4. Like you, I wish I’d taken more advanced stats, including things like Bayesian, power calculations, design of experiments, etc. A lot of things I do now, I had to learn on my own from books, or from talking to statisticians after I got out of grad school. The hard part isn’t learning how to calculate different stats. There are lots of programs that do that for you. The hard part is knowing which stats are appropriate for a given situation.

    5. My current math use includes a lot of analyzing data for statistical significance (T-tests, ANOVA, post-hoc comparisons) and probability calculations. Also, lots of calculating pharmacokinetic parameters. Earlier in my career, lots of calculating concentrations, molecular weights, buffer compositions & pH values, etc.

  4. #4 csrster
    May 24, 2007

    I didn’t learn partial derivatives in college … because I learned them in school. I’ve noticed that american college students – even some very bright ones – often have a bit of a complex about calculus. The dreaded “Calc” course is seen as some sort of advanced rite-of-passage for elite future scientists. I guess I’m lucky that in Britain we did a lot of calculus at school in a school-classroom setting, with a relatively small class, where there was much more time to really master both the concepts and the techniques.

    Of course, all this was 25 years ago and I believe things have gone way downhill since.

    _Statistics_, otoh, was something we only really studied at university level, which is doubtless why I’ve never been very comfortable with it (them?).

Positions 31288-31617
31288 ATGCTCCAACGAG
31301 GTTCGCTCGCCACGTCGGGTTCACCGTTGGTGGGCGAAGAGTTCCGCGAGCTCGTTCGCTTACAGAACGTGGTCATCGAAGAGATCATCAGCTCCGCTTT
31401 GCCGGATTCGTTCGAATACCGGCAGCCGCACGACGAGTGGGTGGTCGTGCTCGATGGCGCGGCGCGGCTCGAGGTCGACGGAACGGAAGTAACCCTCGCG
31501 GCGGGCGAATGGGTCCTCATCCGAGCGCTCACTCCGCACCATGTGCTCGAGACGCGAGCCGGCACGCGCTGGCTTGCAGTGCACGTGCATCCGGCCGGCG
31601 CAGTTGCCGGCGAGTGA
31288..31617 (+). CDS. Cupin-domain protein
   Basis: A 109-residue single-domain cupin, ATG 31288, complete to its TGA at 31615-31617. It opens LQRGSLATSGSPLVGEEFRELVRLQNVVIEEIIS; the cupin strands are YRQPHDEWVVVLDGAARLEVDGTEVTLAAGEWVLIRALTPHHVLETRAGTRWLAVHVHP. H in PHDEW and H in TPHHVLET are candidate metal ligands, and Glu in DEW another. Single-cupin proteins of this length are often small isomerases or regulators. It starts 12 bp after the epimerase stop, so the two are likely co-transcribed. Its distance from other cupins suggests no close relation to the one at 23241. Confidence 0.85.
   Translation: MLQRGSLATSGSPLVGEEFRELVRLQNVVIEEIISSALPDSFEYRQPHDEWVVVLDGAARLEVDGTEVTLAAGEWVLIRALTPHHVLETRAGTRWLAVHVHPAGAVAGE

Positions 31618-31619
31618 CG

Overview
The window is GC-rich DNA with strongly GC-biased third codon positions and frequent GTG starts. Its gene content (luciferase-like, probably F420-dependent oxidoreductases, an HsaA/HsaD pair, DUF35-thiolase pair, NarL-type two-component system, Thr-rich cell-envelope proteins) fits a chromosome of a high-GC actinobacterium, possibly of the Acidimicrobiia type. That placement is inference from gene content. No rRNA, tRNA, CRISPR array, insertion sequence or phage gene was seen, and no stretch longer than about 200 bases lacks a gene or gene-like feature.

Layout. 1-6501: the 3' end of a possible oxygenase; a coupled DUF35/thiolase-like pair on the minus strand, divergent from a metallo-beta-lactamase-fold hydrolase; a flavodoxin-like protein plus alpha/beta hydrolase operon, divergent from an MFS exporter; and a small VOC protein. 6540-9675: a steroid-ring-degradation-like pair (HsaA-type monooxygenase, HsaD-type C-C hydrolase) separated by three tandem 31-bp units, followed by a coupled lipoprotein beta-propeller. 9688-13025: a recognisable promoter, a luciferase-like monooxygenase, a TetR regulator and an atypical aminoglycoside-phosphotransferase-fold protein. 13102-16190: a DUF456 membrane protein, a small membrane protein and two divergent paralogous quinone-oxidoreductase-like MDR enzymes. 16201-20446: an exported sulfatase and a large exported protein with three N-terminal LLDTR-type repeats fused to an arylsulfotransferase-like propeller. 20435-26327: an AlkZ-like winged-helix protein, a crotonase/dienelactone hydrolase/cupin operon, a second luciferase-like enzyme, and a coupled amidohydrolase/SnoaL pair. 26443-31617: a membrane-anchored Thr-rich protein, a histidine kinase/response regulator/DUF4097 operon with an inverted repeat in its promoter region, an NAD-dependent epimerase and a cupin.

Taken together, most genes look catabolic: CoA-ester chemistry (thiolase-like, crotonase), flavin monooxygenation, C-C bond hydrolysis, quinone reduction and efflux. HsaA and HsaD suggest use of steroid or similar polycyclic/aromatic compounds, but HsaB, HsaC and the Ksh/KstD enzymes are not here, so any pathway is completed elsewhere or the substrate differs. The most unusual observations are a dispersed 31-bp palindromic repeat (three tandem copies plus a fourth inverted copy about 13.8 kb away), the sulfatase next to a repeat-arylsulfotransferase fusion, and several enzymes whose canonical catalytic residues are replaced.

5. #5 chris
    May 24, 2007

    Rant here

  6. #6 Frederick Ross
    May 24, 2007

    Answers here.

  7. #7 Sandra Porter
    May 24, 2007

    Neil didn’t send me a link, but I’m for completeness sake, his answers are here.

  8. #8 Sandra Porter
    May 24, 2007

    And, I found another from Animesh Sharma, at Computational biology news.

  9. #9 drerio
    May 25, 2007

    I took Calc, Number Theory, Stats, and Linear Algebra. Aside from the stats that I use often (though not covered in my stats class), I use a reasonable amount of linear algebra for modeling purposes. Matrices can be really powerful ways of manipulating lots of data.

  10. #10 fijimermaid
    May 26, 2007

    1. Yes, I study functional morphology.

    2. Three semesters of calculus, two semesters of statistics, differential equations, linear algebra.

    3. I use all of it almost every day.

    4. I wish I had studied number theory. Mostly because it seems cool.

    5. My research focuses on using physics to understand biological structures and behavior, so calculus is (obviously) central to being able to understand and use classical mechanics. Linear algebra does help a lot when trying to deal with lots of data, and statistics is important when communicating your results to others.

  11. #11 TheBrummell
    May 27, 2007

    Hi Sandra, this is the first time I’ve wandered over here. Very interesting questions!

    My answers are here.

  12. #12 coturnix
    May 27, 2007

    Well, my educational background is quite foreign and I had most of algebra, geometry and calculus in high school. I had stats in vet school. Then later, in the USA, I had stats in grad school and took an upper-level grad school in modelling biological oscillations. I also sat in a course in non-linear dynamics but that was over my head (and taught in a typical math manner – back to the class, right hand writes, left hand wipes).

  13. #13 llewelly
    June 1, 2007

    Calculus is a great deal of very good algebra practice.
    As a software developer, I’ve seldom needed calculus outside of game and graphics programming. But the additional algebra reinforcement I got with calculus is useful constantly.
    As non-biologist, I imagine biology is similar – not a lot of need for calculus itself, but plenty of need for algebra, and thus for the algebra practice that comes with calculus.